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China Regulator Targets Auto Chip Distributors With Price-Gouging Probe

Market regulator’s actions follow weeks of pressure on Chinese firms; Chinese semiconductor index slumps 6% on the news

China chip industry illustration
YMTC was one of 35 Chinese entities hit by a US trade blacklist. File photo: Reuters.
  • Market regulator’s move follow weeks of pressure on Chinese firms
  • Chinese semiconductor index slumps 6% on the news


China’s regulatory agency said on Tuesday is launching an investigation into chip distributors in the auto industry, citing suspicions of price gouging.

The action by the State Administration for Market Regulation (SAMR) is the latest in a regulatory crackdown over the past year that has targeted a range of companies and industries as the Chinese government clamps down on industry.

“In response to prominent problems such as speculation and high prices in the automotive chip market, the State Administration of Market Supervision has recently filed an investigation on car chip distributors,” the agency said.

The firms were suspected of driving up prices, based on price monitoring and reporting clues, it added in its statement, and vowed to investigate and punish illegal acts such as hoarding, price-gouging and collusion.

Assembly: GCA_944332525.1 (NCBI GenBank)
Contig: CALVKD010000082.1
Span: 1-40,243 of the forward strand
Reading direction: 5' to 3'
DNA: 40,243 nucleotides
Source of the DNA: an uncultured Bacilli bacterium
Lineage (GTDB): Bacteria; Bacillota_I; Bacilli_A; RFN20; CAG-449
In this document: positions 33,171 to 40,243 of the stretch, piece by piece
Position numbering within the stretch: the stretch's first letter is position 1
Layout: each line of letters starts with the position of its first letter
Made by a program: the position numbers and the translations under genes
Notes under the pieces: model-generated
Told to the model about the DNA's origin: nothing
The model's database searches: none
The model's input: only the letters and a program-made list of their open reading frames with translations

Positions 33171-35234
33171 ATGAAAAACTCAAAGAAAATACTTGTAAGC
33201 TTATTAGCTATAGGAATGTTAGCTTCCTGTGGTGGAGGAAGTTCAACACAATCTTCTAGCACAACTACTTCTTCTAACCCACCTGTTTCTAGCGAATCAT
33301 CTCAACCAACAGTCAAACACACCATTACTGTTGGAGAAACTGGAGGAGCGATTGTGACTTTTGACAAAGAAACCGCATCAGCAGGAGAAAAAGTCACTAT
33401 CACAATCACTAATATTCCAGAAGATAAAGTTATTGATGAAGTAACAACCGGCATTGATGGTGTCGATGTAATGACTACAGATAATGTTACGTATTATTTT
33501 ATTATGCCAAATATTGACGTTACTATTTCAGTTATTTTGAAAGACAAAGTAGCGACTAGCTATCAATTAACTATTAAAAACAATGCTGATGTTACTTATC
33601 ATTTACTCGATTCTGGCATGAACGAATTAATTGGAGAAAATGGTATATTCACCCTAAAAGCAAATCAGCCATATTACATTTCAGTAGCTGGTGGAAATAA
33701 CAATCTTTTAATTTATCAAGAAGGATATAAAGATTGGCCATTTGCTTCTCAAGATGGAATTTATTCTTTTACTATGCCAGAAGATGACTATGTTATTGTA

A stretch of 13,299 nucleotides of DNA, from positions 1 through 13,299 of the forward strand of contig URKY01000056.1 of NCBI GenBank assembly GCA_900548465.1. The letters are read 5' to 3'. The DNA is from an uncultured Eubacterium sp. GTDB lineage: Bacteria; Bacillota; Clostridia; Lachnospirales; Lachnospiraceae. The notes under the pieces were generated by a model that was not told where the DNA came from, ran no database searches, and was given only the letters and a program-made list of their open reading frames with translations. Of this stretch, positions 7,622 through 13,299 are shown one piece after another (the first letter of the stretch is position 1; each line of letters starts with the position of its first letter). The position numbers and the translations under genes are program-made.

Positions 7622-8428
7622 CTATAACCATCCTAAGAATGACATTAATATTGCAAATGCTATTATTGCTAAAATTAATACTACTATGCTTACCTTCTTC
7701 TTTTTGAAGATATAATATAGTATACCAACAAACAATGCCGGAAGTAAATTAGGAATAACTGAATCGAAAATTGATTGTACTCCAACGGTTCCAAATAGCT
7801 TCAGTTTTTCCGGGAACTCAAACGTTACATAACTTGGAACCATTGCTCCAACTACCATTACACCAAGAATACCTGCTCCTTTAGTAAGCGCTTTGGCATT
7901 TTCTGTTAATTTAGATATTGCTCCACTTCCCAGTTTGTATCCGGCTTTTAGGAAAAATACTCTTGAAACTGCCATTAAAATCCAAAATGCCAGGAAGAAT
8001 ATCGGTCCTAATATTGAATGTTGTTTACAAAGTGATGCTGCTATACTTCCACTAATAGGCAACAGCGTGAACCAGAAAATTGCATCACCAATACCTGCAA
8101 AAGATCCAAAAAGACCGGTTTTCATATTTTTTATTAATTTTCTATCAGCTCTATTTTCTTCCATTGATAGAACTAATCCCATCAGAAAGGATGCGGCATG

China’s CSI All Shares Semiconductor & Semiconductor Equipment Index fell about 6% after the news.

Vicious Cycle

A global shortage of chips that began last December has disrupted supply chains and the hardware sector worldwide. Though initially concentrated in the automotive sector, it has since spread to affect a wide range of gadgets.

Concerns about supply uncertainty have occasionally led chip buyers and distributors to purchase more chips than they need, creating a vicious cycle that further drives up prices.

The shortage has hit China’s auto industry in particular. June car sales fell 12.6% from the previous month, the China Association of Automobile Manufacturers has said, with officials pointing to supply constraints as the root cause.

In June, the chief executive of US chipmaker Intel said he expected the shortage to hit bottom by year-end, with the market returning to normal only by 2023.



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